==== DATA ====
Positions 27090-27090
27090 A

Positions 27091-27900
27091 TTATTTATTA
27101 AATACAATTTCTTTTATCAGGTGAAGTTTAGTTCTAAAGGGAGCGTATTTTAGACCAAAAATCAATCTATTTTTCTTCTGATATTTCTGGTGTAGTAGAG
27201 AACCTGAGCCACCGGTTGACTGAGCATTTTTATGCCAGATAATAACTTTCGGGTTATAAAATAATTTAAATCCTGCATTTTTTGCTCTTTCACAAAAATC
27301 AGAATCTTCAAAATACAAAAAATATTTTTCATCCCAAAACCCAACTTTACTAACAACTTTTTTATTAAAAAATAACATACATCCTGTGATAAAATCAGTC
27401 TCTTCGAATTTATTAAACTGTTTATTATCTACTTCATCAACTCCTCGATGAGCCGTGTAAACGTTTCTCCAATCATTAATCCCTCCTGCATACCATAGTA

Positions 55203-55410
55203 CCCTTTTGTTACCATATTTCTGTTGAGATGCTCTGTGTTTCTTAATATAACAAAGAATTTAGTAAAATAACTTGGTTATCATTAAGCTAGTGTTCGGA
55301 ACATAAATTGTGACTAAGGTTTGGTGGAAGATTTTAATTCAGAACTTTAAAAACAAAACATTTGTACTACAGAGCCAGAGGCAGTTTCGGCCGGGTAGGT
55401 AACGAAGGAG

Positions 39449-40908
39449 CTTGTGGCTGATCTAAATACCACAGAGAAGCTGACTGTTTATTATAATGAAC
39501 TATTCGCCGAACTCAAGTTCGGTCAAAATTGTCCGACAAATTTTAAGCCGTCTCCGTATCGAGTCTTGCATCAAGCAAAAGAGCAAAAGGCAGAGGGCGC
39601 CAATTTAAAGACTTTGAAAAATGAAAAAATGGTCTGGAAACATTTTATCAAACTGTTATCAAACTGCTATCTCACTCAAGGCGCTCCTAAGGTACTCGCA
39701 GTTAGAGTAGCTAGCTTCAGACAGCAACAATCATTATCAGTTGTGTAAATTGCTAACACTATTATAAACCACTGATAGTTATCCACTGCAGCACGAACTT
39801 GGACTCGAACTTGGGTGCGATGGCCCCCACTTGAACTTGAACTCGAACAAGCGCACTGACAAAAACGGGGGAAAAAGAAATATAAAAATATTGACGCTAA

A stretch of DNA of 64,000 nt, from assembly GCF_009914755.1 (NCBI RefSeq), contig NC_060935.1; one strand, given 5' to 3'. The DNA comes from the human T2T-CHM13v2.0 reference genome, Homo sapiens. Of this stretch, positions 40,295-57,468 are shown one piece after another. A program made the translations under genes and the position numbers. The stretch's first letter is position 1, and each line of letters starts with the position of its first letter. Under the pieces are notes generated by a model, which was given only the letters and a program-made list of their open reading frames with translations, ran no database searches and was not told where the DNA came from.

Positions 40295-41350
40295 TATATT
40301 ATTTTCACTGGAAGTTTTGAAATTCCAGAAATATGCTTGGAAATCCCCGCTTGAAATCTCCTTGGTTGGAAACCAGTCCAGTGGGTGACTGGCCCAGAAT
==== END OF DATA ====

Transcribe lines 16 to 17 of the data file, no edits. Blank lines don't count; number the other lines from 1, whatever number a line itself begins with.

39601 CAATTTAAAGACTTTGAAAAATGAAAAAATGGTCTGGAAACATTTTATCAAACTGTTATCAAACTGCTATCTCACTCAAGGCGCTCCTAAGGTACTCGCA
39701 GTTAGAGTAGCTAGCTTCAGACAGCAACAATCATTATCAGTTGTGTAAATTGCTAACACTATTATAAACCACTGATAGTTATCCACTGCAGCACGAACTT